History in the Making

Dr. Francis Joseph Kron—1798 -1883

The home of pioneer physician, Dr. Francis Joseph Kron, sits on a picturesque hillside in Morrow Mountain State Park. The Kron family named their plantation Attaway Hill and referred to it in the manner in all correspondence. Dr. Kron purchased the home site in 1834. The original site contained 234 acres once owned by the Rev. McGregor, a Scotsman, who preached for the Baptists. Dr. Kron continued to purchase and to sell other tracts of land and may have owned a substantial plantation in Stanly County.


The original Dr. Francis Kron House, Morrow Mountain. Torn down in 1950’s

Franz Joseph Kron was born in Trier, Prussia, then a part of the French Republic. When the French, under Napoleon, were expelled in 1813 a young Franz Kron left Prussia and spent the next 10 years in Paris. While there he travelled extensively and spent much of his time attending lectures in the universities and gardens.

Dr. Francis Joseph Kron in his later years, Old Homeplace at Morrow Mountain.

Dr. Francis Joseph Kron in his later years, Old Homeplace at Morrow Mountain.

In June 1823, he married Mary Catherine Delamothe from Tours, France. Mrs. Kron’s uncle Henry Delamothe had immigrated to North Carolina and settled in Montgomery County on the east side of the Yadkin/Pee Dee River at the confluence of the Uwharrie River. Having never married and becoming quite wealthy, Delamothe invited some of his relatives to join him in America and indicated they might inherit his wealth.

In August 1823, Mr. & Mrs. Kron along with Mrs. Kron’s father, Jean Baptiste Delamothe sailed for New York. When they at the Port of New York on September 29, 1823 the ship Elizabeth’s manifest showed Francis J. Kron to be a “professor of languages”. They arrived in Montgomery County in November 1823. During the years of 1824 to 1829, he was an itinerate teacher in Chapel Hill, New Bern and Salisbury.

Delamothe encouraged and funded Dr. Kron’s medical school education at the University of Pennsylvania in 1829/1830.  After his return, he set up a medical practice on property owned by Delamothe east of the Pee Dee River. After the relationship between the Delamothes and the Krons became strained, Dr. Kron purchased the McGregor property on the west side of the Pee Dee River. Dr. Kron set about improving the property with a medical office. Much of his medical practice involved house calls. It is said he could be seen traveling about the country side with his white horse, Hall, and a buggy.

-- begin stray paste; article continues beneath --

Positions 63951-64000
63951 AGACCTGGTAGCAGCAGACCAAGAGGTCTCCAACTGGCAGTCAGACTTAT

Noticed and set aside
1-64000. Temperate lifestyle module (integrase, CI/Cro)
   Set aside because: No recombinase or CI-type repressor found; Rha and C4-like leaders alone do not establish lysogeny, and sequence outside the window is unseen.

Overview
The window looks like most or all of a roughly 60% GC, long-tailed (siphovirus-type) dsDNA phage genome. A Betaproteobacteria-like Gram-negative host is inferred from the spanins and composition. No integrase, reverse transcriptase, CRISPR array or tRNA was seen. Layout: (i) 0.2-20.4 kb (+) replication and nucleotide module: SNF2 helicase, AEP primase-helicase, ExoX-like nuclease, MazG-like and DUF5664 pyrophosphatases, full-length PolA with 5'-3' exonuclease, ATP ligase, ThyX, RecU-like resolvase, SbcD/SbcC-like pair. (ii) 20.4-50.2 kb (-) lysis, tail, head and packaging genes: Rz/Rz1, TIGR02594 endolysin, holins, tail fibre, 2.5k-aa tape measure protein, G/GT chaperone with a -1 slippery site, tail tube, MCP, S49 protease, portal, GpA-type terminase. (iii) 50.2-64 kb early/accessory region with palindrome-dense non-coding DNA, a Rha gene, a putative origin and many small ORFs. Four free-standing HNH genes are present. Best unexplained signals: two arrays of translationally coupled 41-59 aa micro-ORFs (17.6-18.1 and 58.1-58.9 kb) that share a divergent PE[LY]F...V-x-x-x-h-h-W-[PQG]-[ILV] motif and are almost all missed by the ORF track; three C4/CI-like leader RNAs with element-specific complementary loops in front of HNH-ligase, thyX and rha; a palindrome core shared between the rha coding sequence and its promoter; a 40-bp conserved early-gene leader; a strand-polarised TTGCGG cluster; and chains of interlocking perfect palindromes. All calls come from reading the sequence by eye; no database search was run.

After having lived among the vineyards of the Moselle River Valley, as well as visiting the Loire wine region of Mrs. Kron’s birthplace, Dr. Kron set about improving the soil and developing vineyards. He grew many unfamiliar vegetables, grafted fruit trees and raised farm animals. Oranges and pineapples along with other exotic fruits and flowers were grown in the greenhouse. He did scientific experiments and maintained records for both the Smithsonian Institute and U.S. Agricultural Commission.

In addition, Dr. Kron was involved in many civic activities. He was a member of the court of common pleas, one of 9 men appointed superintendent of schools, a commissioner to build the Stanly County courthouse in 1842, chair of the Home Guard during the Civil War.

The Kron’s had two daughters, Adalaide (1828-1910) and Elizabeth (1831-1896). A son born in 1833 did not survive. The daughters were home schooled during their youth. In 1846 they attended Greensboro Female Academy. The following year, they attended St. Mary’s College in Raleigh. The daughters were skilled artists in water colors, silk making and needlework. It is said they never married because of their father’s disapproval of the local men.

After a lengthy law suit, the Kron daughters inherited 6090 acres on the east side of the Pee Dee River from Henry Delamothe. Miss Addie seemed to have inherited some of her father’s business skills, but lacked the ability to manage a large plantation. After Dr. Kron’s death, the daughters sold much of their land and borrowed from friends in order to provide for themselves. They were cared for by descendents of some of their former slaves. Miss Addie attempted to leave a portion of her estate to them, but lacked proper signatures on her will.

A report on the life, dwelling, and writings of Dr. Francis J. Kron, as well as interviews conducted with family and acquaintances. The Kron house was used as the model for the lodge and bathrooms at Morrow Mountain State Park in Stanly County, N.C. Written by Robert O. Poplin, Jr. in 1958. Available for download from DigitalNC.